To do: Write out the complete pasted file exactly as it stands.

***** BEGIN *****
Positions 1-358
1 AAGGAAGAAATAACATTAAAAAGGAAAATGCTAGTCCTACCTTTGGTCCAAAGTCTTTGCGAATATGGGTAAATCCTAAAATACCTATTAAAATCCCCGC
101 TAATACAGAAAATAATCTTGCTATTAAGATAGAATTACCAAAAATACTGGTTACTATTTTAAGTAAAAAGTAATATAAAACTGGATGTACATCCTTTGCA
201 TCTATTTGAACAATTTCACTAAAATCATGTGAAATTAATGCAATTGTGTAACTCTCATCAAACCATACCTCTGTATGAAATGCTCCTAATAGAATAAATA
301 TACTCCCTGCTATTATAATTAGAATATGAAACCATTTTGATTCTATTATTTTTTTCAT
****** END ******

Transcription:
Positions 1-358
1 AAGGAAGAAATAACATTAAAAAGGAAAATGCTAGTCCTACCTTTGGTCCAAAGTCTTTGCGAATATGGGTAAATCCTAAAATACCTATTAAAATCCCCGC
101 TAATACAGAAAATAATCTTGCTATTAAGATAGAATTACCAAAAATACTGGTTACTATTTTAAGTAAAAAGTAATATAAAACTGGATGTACATCCTTTGCA
201 TCTATTTGAACAATTTCACTAAAATCATGTGAAATTAATGCAATTGTGTAACTCTCATCAAACCATACCTCTGTATGAAATGCTCCTAATAGAATAAATA
301 TACTCCCTGCTATTATAATTAGAATATGAAACCATTTTGATTCTATTATTTTTTTCAT